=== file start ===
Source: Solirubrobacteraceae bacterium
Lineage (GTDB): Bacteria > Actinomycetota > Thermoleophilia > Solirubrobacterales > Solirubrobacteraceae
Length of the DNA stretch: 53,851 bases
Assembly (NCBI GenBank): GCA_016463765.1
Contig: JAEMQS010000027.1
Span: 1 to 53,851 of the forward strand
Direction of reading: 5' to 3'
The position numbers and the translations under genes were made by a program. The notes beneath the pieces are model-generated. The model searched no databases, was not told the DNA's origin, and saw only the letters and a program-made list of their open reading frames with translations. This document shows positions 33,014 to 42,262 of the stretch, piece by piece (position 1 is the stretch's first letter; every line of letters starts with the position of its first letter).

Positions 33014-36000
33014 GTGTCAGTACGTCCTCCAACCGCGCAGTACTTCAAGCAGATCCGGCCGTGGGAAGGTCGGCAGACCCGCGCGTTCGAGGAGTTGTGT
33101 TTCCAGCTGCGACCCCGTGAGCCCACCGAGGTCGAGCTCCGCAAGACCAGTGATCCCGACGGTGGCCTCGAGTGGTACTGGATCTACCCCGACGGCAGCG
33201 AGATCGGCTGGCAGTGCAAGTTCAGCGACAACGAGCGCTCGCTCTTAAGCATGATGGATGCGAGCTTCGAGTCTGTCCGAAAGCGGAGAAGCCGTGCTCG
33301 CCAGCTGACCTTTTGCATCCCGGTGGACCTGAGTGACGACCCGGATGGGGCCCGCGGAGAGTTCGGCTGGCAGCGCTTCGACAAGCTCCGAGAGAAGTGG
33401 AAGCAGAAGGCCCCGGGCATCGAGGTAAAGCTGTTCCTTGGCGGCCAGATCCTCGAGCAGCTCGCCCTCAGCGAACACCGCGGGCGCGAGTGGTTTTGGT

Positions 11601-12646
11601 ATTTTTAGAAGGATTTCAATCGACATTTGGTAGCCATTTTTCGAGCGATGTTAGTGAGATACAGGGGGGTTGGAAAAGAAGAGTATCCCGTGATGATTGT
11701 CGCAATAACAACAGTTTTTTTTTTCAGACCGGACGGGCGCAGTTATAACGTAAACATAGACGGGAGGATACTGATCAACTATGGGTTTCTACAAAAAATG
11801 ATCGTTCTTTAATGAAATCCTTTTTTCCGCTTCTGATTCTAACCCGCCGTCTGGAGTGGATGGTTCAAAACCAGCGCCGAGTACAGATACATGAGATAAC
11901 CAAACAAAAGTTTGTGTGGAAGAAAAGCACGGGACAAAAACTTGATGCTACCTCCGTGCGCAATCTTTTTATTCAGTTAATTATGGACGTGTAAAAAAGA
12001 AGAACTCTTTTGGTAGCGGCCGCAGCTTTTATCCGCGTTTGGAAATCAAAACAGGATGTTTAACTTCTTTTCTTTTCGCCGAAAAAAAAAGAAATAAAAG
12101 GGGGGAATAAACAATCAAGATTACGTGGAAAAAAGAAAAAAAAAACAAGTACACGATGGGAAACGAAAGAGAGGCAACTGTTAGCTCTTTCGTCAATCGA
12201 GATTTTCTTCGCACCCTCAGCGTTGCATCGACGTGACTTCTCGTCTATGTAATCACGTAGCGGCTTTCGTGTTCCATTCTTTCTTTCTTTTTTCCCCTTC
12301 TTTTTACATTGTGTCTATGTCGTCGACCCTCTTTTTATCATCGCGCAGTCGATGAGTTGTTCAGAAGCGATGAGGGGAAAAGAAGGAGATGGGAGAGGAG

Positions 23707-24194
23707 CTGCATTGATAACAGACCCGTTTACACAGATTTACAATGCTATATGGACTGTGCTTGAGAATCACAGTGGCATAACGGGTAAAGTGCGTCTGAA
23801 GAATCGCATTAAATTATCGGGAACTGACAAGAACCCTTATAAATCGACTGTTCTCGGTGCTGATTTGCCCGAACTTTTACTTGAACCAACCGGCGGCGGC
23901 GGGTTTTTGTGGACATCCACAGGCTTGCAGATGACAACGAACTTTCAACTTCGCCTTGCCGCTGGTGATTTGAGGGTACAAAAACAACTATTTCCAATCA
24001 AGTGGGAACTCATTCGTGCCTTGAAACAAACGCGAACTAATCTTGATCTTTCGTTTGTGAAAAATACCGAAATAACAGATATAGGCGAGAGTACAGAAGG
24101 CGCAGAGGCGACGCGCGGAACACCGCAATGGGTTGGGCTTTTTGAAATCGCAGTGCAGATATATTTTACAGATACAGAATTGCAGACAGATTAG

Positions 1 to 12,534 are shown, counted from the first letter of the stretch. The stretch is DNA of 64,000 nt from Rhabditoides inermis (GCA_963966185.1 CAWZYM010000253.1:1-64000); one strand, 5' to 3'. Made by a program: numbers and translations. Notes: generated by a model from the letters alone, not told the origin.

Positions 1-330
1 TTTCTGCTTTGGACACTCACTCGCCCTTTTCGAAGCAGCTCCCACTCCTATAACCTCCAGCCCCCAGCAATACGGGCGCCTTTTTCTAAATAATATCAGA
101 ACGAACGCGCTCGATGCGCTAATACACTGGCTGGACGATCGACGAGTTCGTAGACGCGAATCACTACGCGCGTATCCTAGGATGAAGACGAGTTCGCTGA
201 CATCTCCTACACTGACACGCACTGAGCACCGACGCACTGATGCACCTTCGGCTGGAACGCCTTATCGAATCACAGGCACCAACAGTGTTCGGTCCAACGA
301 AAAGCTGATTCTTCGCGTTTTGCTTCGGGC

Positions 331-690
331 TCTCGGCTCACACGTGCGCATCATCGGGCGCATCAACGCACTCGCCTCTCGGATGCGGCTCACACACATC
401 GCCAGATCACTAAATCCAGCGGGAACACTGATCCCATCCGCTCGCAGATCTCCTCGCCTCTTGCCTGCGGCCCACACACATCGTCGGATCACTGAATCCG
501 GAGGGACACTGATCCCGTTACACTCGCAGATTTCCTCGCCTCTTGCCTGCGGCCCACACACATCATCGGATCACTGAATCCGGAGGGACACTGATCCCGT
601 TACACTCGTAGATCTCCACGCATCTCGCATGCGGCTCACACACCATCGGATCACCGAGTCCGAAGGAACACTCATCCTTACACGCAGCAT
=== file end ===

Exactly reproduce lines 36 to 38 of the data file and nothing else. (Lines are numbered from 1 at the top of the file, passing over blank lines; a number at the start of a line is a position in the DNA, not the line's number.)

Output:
Positions 331-690
331 TCTCGGCTCACACGTGCGCATCATCGGGCGCATCAACGCACTCGCCTCTCGGATGCGGCTCACACACATC
401 GCCAGATCACTAAATCCAGCGGGAACACTGATCCCATCCGCTCGCAGATCTCCTCGCCTCTTGCCTGCGGCCCACACACATCGTCGGATCACTGAATCCG